DHL launches comprehensive asset management service

DHL’s turnkey service includes a customer portal for easy label printing and returns. | Christian Muller/Shutterstock

Global logistics company DHL leverages its 1,200 locations worldwide to provide electronics resale, refurbishment and recycling services in the 140 countries in which it operates.

“Smart Circle” is DHL’s turnkey solution, developed with Cisco, which allow customers to return, receive, retrieve and reuse products using a single supplier.

Customer Services Logistics Director Scott Allison told E-Scrap News that the company’s long-term goal is a 100% recovery. Smart Circle has a customer portal, where customers can print a label, request packaging if they don’t have the original packaging, then drop off the package or have DHL collect it.

“We’re screening and testing what came back,” Allison said. “Is what came back supposed to come back? Is the serial number correct? »

Then, depending on the customer’s request, DHL will repackage it and resell it on their behalf, disassemble it into parts or send it for recycling.

Allison said DHL will handle all of this in-house, except for recycling, which will be handled by partners “due to the complexity”.

DHL has the capacity to handle large volumes, Allison said, and already works with many large tech companies. Its warehouses currently store around 35 million parts and items, so “we have the scale to be able to meet any customer demand.”

“This network has been around for 25 years and so all we’re really doing is redirecting it,” he said.

Currently, DHL operates in 140 countries and offers Smart Circle in all of them. Allison said he expects the United States, the European Union and China to send larger volumes of material through the system, but the interest of DHL in offering the service is that it operates globally.

“It kinda depends on what country they want to do it in,” Allison noted. “If they want to do it in Saudi Arabia, let’s say, we can, but we have to think about what the product is, where it needs to go. It’s not as easy to get things out of Saudi Arabia than in the US or Germany. There are different things to consider, but the scalability is there.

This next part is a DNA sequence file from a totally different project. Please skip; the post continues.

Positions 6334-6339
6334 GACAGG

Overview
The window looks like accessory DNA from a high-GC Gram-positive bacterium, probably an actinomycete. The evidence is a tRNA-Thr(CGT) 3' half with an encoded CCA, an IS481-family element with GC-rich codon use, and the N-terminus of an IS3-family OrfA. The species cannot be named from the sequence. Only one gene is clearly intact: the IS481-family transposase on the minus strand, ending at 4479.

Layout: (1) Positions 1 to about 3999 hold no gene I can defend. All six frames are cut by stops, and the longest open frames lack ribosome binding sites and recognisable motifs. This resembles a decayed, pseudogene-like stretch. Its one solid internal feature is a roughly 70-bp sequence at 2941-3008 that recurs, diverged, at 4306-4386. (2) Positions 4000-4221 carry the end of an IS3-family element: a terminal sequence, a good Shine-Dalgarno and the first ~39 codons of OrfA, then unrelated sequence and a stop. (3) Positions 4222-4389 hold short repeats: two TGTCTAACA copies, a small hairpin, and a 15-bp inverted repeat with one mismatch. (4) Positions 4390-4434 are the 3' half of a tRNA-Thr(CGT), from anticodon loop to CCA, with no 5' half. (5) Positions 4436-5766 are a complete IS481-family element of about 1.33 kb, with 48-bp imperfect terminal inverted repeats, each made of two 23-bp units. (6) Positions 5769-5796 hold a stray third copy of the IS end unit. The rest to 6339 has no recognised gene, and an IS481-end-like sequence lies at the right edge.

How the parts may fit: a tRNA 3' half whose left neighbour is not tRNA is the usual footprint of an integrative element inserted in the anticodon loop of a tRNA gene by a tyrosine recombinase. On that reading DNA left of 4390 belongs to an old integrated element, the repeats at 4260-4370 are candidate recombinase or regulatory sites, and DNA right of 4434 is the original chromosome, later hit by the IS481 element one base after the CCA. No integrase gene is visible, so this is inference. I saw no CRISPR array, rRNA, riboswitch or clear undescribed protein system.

Fill a gap

DHL has been in the reverse logistics business for years, Allison said, and started noticing how fragmented services were. It was all very localized, he said, and required multiple companies along the chain.

“You have someone in the US who can do it, one in the UK, one in Germany, one in Singapore,” Allison said. “Nobody really offers every service everywhere a customer might want to, so we built this platform.”

The goal is to keep products out of landfills, but Allison said companies are starting to realize there are also financial incentives to reuse products.

“They can make more money on the same product by giving it a useful second life,” he said, which one customer once described as “green on green” — good for the planet and good for the results.

DHL started working on Smart Circle about 18 months ago. Allison said prototyping and testing was done in partnership with Cisco and the project went through several iterations.

Allison said DHL was both a customer and a supplier of Cisco, so she knew Cisco had a 100% recovery target. He asked Cisco to describe the product they would create if they had a magic wand.

Josh Garrison, Cisco’s senior director of services and logistics, said DHL and his company have a long-standing partnership and a history of strategic engagement and co-innovation. So when DHL asked them to imagine an “unconstrained utopia” of a product system, they readily agreed. .

“We have probably one of the four most holistic circular network solutions in the electronics industry,” Garrison said. “DHL helped us deal with some aspects of this, but when they said, ‘Hey listen, let’s come together and make some next-gen stuff,’ we said, let’s do it.”

Cisco recently in partnership with BT, a major UK provider of fixed and mobile telecommunications, to help this company recover more devices.

Garrison said DHL is a phenomenal partner because the company is willing to invest time, people and money in projects.

“They’re very invested not only in our relationship, but in designing the future, which is unique,” Garrison said. “A lot of companies like them are very, ‘Hey, look, if it’s not an immediate return to my bottom line, I don’t want to get into that.’ DHL does not take this kind of view.

Allison said he decided to target the tech sector first because he seemed ready to jump on a more comprehensive solution.

“It could work for other industries — medical devices, engineering — they have the same requirements, but aren’t as mature as the tech sector to take advantage of them,” Allison said.

However, Smart Circle can still be scaled. He added that DHL “wouldn’t have gone into it if we didn’t think it was a big market”.

Distinguish DHL

There are already many companies trying to solve the same fragmentation problem, Garrison said, but what sets this effort apart is that DHL has produced a service that “is probably the closest to the most holistic solution that that is”.

“You combine the logistics experience, the global reach of DHL with the technology investments they’ve made, and those are significant investments,” Garrison said. “Everything is digital and they get it.”

Allison said the service has so far generated strong interest and DHL has been invited to speak at several webinars. The company also monitors service requests in the market.

“There are 50 million tonnes of electronics that go to landfill every year, so although we have to walk before we can run, hopefully we can do a little bit to help with that,” he said.

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